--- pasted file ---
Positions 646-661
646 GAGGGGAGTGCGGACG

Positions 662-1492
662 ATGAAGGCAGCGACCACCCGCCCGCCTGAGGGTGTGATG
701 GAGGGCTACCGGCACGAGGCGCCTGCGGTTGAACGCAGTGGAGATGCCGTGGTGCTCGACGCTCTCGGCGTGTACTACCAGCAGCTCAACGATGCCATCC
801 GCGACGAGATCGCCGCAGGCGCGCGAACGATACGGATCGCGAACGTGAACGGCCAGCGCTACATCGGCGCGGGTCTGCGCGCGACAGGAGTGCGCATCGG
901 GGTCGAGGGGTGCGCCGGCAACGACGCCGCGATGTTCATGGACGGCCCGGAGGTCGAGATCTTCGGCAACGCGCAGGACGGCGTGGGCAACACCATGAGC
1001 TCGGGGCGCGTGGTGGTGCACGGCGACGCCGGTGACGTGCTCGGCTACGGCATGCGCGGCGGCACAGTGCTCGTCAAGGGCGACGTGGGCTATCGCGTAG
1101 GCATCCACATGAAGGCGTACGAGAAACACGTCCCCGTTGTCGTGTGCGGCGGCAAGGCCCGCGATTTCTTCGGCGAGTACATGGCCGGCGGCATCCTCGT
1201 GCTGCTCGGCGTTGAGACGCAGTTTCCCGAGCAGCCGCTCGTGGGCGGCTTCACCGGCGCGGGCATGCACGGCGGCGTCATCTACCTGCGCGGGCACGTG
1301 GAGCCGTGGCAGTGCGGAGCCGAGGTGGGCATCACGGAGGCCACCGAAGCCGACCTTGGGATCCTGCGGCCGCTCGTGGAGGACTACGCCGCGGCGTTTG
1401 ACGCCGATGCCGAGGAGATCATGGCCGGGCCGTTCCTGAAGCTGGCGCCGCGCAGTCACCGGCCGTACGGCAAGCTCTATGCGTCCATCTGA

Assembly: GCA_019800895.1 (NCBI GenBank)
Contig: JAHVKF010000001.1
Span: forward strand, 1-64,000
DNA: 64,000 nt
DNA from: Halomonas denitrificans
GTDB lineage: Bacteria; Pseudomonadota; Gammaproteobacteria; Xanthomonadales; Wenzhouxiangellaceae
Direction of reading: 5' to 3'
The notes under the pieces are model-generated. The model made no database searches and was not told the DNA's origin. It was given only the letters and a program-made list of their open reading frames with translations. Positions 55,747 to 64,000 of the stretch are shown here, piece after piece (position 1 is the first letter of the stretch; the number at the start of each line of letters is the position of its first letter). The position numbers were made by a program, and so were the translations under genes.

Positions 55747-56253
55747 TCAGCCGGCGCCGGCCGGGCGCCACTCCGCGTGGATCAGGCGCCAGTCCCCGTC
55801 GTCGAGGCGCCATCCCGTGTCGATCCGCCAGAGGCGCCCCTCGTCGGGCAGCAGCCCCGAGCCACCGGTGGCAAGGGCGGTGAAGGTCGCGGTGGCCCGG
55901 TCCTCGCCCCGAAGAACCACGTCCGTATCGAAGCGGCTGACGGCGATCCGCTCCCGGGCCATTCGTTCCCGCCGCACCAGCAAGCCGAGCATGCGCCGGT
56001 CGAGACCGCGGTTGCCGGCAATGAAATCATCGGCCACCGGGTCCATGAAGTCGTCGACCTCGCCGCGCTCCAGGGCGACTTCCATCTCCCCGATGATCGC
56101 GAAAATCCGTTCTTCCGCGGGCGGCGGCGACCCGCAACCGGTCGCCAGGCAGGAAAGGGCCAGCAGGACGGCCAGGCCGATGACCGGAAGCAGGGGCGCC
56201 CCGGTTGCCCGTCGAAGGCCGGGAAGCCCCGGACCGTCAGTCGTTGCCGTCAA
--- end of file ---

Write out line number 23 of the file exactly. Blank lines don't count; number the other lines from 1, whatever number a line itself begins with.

55801 GTCGAGGCGCCATCCCGTGTCGATCCGCCAGAGGCGCCCCTCGTCGGGCAGCAGCCCCGAGCCACCGGTGGCAAGGGCGGTGAAGGTCGCGGTGGCCCGG